Monday, December 19, 2005

Unions - Part 2

We know that unions sprang from justified dissatisfaction.  Extreme measures mounted against extreme conditions. Lousy and abusive management created it’s own worst enemy.  Unions were so effective that nowadays they are a routine vehicle of negotiation for real abuses, and a weapon for imagined abuses.

Imagined abuses fall into the vengeance category.  When all else has been fixed, what’s left is psychological warfare for it’s own sake.  This is where the concept of a legitimate union breaks down.  This is also why unions are hardly, if ever, dissolved.  Just-in-case.

The flip side is much harder to deal with.  Once a union is set and is the be-all-end-all representative of the working mass, management has the onus to wash its hands of all things fair, all things equitable and certainly all things future.  

Management is responsible for the workings of the company and the Union is then responsible for the workers.

That’s the theory. There are many different incarnations to this, in fact the best managers will be able to manage the company, the workers and the union day in and day out. But the basic equation remains the same.  What toll this takes on the people, managers and workers alike, is for another blog entry.

If the union cares for its members, then it should plan ahead for future members.  In any given strike, this is what is at stake.  The condition of future generations, within the organisation, is the only real imperative.

The current striker will always lose.  Always.

This is seldom understood by the strikers, but is nevertheless altruistic.  If they stay long enough within the organisation, they might, someday, recoup the loss imposed by the strike.  The odds are very good, however, that they will be on strike again at some point, as management is slow to change, if it ever comes.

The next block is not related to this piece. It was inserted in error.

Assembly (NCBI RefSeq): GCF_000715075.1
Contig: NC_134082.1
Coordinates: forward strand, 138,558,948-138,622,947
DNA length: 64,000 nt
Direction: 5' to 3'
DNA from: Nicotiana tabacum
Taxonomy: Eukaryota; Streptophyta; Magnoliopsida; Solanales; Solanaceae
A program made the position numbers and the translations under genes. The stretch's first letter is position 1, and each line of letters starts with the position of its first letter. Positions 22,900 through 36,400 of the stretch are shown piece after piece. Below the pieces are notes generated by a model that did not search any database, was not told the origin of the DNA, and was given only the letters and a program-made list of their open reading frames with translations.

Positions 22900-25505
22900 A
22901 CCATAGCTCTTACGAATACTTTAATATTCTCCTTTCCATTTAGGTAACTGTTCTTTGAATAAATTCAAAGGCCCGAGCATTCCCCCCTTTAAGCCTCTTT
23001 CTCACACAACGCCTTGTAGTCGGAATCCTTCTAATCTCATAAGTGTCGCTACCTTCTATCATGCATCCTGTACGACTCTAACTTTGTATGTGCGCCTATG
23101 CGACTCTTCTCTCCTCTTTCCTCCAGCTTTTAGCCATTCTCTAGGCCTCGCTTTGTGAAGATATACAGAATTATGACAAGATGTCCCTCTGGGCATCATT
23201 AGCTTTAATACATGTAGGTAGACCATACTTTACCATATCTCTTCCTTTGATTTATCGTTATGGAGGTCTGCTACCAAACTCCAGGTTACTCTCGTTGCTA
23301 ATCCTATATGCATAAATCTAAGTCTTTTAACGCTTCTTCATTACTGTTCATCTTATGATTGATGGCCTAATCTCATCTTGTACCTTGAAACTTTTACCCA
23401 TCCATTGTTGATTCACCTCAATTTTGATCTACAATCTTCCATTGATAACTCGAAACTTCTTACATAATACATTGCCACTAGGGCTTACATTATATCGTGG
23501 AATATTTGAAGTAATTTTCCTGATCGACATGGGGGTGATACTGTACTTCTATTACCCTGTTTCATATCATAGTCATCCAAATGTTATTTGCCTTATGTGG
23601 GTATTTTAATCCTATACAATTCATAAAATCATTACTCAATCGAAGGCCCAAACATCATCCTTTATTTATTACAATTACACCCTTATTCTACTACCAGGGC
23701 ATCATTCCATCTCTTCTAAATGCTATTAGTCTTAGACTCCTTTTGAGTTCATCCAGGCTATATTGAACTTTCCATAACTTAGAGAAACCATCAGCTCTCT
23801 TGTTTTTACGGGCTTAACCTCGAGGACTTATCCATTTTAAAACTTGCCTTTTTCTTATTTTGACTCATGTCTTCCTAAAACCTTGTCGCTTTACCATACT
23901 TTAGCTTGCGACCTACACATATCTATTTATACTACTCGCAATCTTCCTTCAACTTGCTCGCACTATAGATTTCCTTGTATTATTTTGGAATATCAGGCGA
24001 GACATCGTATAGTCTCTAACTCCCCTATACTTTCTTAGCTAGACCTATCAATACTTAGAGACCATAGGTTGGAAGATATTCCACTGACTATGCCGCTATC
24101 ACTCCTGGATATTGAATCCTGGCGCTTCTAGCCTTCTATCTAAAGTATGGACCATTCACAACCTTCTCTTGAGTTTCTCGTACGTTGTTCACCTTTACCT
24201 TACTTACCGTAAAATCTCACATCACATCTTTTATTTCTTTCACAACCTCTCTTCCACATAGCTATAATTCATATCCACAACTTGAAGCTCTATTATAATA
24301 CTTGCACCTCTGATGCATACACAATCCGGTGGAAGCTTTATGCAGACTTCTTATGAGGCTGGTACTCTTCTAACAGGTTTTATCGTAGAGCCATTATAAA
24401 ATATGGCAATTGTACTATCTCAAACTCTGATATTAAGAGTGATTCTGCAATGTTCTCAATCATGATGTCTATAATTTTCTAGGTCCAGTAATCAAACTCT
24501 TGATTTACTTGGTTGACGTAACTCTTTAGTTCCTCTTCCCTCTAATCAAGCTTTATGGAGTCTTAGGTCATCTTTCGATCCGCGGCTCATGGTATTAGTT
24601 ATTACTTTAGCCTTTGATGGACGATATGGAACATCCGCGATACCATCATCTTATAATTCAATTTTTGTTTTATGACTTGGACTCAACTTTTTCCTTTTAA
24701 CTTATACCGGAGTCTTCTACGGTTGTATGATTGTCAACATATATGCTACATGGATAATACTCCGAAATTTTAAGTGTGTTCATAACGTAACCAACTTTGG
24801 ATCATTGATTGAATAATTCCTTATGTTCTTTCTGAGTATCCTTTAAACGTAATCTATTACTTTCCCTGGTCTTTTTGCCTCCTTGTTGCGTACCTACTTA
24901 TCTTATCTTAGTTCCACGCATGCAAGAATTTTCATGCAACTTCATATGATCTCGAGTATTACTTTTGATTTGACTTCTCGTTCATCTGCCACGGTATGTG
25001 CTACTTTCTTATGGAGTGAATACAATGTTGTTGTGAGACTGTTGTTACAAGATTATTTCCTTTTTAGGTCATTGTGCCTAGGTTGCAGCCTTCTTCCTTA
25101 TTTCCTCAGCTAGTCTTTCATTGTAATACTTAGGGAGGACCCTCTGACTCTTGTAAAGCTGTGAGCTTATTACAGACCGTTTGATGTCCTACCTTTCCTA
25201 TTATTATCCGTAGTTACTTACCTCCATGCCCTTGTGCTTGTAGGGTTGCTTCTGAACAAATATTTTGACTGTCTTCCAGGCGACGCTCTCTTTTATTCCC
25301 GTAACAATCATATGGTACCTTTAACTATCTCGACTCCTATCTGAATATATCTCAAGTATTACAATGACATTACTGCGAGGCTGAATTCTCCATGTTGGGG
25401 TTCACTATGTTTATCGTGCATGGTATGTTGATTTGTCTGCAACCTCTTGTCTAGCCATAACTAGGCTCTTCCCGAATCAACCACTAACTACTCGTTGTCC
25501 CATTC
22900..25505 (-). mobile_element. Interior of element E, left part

The worst offenders are probably government ministries.  There is no real pressure to change in management of ministries since laws are passed to control the work force.  A luxury that privately owned corporations do not have.  If pressure tactics against an enterprise goes on long enough or is harsh enough, the company will falter, declare bankruptcy and go under.  No so the government.  

In fact, government will routinely lapse public servant contracts, out of general principle.  No matter which party is in power, no matter which minister.  So it takes a very aggressive and very dangerous union to bring the government to the negotiating table.  My friends and acquaintances in public jobs have all seen this happen to them.  Contracts lapse for years on end.

Which brings me to my latest observations on a union that is close to my heart.

The nurses of Quebec, as is the case elsewhere I am sure, were once a religious congregation.  Selfless and poor, the sisterhood took care of the sick, the feeble and the elderly.  This was a calling.  This was a ripe situation for abuse if I ever saw one.  

When the government took over health care, it was a no-brainer.  Keep the poor sisters poor and we can make one hell of a business case.  The health care system was cheap and easy to run.  Doctors, with their own already powerful union, could be trusted to run it all to the benefit of the patients, and their own financial gain, but mostly keep the sisters under control.

The sisters remained poor and they remained selfless.  Their devotion to the cause would create an impasse for professional nurses for decades to come.  Indeed they would be the lowest form of life in the health-care system, just above nosocomial virus. Oh wait, the SARS virus blitz received more money than nurses ever will. Hmm.

We have a two-pronged skewer situation in this case.  On one hand, the government sees nursing services as cheap labour and plans to improve the situation not at all.  Really, why should they? Then we have the doctors, taught this way no less, to consider the nurse-sister as the devoted assistant.  These sisters, who look up to doctors, are worthy of contempt from their demi-gods.  They are certainly not viewed as fellow professionals.